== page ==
[Latin, Knowingly.] Guilty knowledge that is sufficient to charge a person with the consequences of his or her acts.
The term scienter refers to a state of mind often required to hold a person legally accountable for her acts. The term often is used interchangeably with mens rea, which describes criminal intent, but scienter has a broader application because it also describes knowledge required to assign liability in many civil cases.
Scienter denotes a level of intent on the part of the defendant. In Ernst and Ernst v. Hochfelder, 425 U.S. 185, 96 S. Ct. 1375, 47 L. Ed. 2d 668 (1976), the U.S. Supreme Court described scienter as "a mental state embracing intent to deceive, manipulate, or defraud." The definition in Ernst was fashioned in the context of a financial dispute, but it illustrates the sort of guilty knowledge that constitutes scienter.
Scienter is relevant to the pleadings in a case. Plaintiffs and prosecutors alike must include in their pleadings allegations that the defendant acted with some knowledge of wrongdoing or guilt. If a legislative body passes a law that has punitive sanctions or harsh civil sanctions, it normally includes a provision stating that a person must act willfully, knowingly, intentionally, or recklessly, or it provides similar scienter requirement. Legislative bodies do not, however, always refer to scienter in statutes.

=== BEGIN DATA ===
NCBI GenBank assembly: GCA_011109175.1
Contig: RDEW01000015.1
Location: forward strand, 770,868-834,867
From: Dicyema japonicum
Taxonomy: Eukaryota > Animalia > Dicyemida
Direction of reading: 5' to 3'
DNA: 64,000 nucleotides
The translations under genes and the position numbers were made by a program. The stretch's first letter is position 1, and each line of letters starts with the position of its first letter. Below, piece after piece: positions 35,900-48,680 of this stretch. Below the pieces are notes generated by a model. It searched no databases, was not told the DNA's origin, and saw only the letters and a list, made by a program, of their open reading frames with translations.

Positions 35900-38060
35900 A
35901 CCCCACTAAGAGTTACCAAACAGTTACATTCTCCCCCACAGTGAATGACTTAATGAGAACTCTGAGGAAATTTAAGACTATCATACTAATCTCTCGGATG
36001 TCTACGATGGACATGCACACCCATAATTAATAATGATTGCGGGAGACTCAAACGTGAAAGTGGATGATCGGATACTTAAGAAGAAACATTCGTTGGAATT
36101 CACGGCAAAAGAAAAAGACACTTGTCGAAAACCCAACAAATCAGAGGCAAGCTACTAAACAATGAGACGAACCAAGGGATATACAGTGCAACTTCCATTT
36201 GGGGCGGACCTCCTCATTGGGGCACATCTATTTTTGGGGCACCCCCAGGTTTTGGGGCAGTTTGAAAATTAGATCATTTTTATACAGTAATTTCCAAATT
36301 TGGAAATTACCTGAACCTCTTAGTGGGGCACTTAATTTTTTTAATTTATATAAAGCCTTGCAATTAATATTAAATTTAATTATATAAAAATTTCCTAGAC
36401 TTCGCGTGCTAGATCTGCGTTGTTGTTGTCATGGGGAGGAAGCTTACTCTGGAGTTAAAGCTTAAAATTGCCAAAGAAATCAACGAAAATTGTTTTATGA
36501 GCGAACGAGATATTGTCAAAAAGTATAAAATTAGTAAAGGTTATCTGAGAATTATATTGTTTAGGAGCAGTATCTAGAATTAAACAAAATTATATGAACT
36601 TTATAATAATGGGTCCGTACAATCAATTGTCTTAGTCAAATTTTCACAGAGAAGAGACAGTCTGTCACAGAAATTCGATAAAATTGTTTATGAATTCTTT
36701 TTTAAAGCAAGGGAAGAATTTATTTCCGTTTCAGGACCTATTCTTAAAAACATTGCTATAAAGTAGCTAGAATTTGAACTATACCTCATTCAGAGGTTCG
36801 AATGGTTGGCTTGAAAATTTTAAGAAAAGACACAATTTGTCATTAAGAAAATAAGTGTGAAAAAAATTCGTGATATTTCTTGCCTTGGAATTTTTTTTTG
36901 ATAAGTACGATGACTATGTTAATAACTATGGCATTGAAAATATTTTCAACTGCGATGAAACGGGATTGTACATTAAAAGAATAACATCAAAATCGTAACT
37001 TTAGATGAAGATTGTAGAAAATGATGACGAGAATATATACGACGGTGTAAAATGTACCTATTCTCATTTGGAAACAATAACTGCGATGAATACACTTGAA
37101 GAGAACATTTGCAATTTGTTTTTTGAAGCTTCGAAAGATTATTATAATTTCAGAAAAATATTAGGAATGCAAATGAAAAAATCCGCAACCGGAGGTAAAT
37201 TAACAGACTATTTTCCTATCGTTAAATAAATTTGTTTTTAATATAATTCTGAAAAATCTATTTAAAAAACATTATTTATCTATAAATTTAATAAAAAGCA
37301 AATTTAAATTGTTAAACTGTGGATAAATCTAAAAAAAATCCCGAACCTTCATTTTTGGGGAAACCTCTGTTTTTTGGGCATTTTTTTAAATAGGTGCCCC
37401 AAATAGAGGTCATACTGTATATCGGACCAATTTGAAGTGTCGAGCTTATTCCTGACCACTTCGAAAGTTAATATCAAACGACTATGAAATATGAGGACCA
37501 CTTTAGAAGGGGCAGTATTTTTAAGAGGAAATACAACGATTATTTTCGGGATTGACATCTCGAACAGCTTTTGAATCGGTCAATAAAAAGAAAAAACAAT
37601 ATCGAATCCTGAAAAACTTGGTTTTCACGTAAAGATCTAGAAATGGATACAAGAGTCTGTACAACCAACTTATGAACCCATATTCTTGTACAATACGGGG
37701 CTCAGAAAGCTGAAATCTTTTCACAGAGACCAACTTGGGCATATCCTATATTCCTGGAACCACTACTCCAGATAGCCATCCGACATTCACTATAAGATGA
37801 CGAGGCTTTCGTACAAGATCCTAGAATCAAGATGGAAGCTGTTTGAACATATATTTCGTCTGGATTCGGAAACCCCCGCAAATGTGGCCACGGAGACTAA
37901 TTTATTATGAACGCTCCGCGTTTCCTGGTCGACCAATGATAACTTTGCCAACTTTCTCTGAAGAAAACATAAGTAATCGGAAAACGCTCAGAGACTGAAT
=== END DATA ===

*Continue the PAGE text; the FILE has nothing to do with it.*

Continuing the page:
In the Ernst case, the investors in a brokerage firm brought suit against an accounting firm after the principal investor committed suicide and left a note revealing that the brokerage firm was a scam. The investors brought suit for damages against the brokerage firm's accounting firm under sections 10(b) and 10b-5 of the Securities Exchange Act of 1934 (15 U.S.C.A. § 78a et seq.), which makes it unlawful for any person to engage in various financial transgressions, such as employing any device, scheme, or artifice to defraud, or engaging in any act, practice, or course of business that operates as a fraud or deceit upon any person in connection with the purchase or sale of any security.